In the long term who holds land, who can inherit it (by right that is, not choice) is one of the most important determinants of whether land holdings are of an economic size.

Critics have also warned that the SNP’s plans to overhaul the law of succession, giving a greater number of relatives a right to inherit a share of family farm, would cause some to be broken up into holdings too small to be economically viable.

Yep. One can argue, sa Napoleon did, that offering all children an equal right to real property will break up the vast estates. And if that’s what you want to do it will. But the same rights will lead, over time, to the smaller holdings being broken up as well until everyone’s got a half acre and the only possible crop is potatoes. As happened in Ireland early 1800s. And it was the British that imposed those inheritance laws in order to break up the Catholic estates too.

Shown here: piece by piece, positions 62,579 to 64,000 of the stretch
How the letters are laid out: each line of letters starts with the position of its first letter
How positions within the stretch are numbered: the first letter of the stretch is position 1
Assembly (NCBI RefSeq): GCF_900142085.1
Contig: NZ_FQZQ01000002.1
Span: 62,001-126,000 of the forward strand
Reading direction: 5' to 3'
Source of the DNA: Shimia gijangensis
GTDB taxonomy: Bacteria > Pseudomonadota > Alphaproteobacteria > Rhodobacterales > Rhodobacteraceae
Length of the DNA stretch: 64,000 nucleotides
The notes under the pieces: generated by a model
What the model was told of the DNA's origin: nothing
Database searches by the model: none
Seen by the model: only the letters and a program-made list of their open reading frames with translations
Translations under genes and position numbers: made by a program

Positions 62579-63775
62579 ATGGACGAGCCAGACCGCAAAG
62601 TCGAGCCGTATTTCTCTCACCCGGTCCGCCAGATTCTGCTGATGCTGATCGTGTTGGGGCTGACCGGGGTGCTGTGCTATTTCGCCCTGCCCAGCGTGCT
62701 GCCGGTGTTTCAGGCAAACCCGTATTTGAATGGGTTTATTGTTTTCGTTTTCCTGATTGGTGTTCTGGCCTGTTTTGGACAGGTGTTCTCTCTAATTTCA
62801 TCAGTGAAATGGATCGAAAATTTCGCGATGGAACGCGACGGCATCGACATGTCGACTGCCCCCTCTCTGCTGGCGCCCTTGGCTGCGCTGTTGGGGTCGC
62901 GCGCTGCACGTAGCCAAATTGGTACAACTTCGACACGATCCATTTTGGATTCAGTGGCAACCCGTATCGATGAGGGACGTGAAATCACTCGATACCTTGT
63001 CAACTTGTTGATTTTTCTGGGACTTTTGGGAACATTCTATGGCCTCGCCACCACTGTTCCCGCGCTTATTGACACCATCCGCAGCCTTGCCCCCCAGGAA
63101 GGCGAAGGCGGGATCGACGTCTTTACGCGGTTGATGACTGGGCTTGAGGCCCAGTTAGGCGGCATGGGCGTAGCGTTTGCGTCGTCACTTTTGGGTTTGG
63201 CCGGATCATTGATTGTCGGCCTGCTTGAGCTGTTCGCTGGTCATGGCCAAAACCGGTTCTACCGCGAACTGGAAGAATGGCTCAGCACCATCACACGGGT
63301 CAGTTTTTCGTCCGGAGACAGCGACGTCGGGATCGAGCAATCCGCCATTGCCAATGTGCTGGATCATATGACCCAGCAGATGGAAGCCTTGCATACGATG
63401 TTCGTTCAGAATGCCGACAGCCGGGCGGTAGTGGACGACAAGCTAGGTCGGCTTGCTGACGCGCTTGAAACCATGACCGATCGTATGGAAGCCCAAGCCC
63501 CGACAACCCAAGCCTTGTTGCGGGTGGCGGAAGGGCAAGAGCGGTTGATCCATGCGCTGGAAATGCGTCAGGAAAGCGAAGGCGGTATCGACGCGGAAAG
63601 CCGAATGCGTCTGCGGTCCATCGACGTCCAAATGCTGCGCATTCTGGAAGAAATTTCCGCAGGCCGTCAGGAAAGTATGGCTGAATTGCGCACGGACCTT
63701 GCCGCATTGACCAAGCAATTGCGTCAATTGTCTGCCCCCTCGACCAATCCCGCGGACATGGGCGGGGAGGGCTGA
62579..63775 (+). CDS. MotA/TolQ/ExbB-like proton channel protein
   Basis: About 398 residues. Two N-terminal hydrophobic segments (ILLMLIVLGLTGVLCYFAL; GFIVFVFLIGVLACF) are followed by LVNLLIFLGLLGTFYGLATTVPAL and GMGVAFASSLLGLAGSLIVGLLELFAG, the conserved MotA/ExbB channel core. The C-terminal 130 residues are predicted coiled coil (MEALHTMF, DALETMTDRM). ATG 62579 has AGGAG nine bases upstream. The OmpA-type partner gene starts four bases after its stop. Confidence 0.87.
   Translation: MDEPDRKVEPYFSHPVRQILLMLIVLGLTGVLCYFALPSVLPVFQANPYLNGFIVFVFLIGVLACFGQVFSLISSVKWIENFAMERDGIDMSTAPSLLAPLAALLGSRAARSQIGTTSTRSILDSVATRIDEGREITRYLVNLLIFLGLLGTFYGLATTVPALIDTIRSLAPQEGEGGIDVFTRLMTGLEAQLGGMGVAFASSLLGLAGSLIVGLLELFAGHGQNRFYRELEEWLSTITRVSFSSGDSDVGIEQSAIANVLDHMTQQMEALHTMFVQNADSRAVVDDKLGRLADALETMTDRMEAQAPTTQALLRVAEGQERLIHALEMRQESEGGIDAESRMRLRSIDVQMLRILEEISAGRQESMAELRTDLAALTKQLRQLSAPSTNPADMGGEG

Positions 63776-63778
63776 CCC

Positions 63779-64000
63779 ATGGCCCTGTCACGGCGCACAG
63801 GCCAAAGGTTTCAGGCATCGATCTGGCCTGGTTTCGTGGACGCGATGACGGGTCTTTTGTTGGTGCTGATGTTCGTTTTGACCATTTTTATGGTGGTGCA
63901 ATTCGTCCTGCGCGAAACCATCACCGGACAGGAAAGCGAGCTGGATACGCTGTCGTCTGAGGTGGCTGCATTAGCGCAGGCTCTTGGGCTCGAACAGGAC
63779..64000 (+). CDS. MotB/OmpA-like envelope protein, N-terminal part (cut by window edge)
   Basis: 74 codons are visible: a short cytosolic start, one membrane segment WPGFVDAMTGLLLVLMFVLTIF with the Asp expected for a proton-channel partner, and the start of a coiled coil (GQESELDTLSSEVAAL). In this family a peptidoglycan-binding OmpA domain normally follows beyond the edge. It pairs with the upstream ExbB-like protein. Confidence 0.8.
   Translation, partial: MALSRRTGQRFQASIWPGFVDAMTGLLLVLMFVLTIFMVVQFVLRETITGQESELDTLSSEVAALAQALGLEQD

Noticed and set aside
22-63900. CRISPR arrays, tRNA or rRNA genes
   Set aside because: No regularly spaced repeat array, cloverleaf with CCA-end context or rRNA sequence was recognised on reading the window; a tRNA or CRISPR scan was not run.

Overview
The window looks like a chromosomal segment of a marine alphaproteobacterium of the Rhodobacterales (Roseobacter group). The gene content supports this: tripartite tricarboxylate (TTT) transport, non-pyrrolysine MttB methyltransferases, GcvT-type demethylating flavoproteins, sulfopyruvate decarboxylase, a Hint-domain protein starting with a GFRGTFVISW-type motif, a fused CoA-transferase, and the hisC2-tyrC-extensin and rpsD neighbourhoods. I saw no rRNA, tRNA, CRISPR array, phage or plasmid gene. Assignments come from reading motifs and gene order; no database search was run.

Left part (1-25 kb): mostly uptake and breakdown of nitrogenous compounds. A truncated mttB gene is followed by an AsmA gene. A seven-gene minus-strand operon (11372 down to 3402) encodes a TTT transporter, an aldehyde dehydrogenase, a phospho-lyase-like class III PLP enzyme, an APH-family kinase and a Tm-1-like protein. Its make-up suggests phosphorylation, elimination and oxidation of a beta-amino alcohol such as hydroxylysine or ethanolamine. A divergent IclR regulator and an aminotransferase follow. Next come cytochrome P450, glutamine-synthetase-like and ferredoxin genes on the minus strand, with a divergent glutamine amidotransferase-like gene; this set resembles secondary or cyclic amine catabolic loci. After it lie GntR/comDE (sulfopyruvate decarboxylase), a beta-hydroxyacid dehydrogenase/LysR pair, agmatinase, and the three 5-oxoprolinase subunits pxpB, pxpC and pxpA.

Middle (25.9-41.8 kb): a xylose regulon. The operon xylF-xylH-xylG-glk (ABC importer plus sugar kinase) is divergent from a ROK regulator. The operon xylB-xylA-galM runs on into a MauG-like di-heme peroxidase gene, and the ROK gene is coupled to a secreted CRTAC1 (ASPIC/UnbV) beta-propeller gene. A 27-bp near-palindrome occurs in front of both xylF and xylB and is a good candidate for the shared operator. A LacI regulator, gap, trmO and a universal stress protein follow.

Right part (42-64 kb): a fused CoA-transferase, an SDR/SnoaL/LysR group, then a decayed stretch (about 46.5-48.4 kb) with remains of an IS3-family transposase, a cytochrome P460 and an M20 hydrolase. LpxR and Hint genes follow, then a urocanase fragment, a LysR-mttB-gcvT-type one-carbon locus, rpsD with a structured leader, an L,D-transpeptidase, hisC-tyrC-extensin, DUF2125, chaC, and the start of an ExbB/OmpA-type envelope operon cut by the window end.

The SNP might have some romantic idea of crofters everywhere. Or an anti-elistist idea of breaking up Buccleugh’s estate or summat. But farming’s really not going to be more efficient if a few generations down the line everyone ends up with a veg patch and room for a pig.

Eh?

David Cameron will pledge to deliver the world’s first seven day-a-week universal health service that will guarantee care to patients “wherever they are and whenever they need it”.

Umm, are we really trying to claim that every other health service in hte world closes down on he weekends?

I don’t think this is true somehow….

But Len McCluskey is actually right here

Len McCluskey has warned Unite could disaffiliate from the Labour Party if it does not elect the “correct leader”.

The union’s general secretary said its multi-million pound funding could be severed unless the party proves it is the “voice of organised labour”.

The Labour Party was set up to be the voice of organised labour. And the unions, Unite especially, are largely funding it. And yes, those union members should indeed get the party they’re paying for.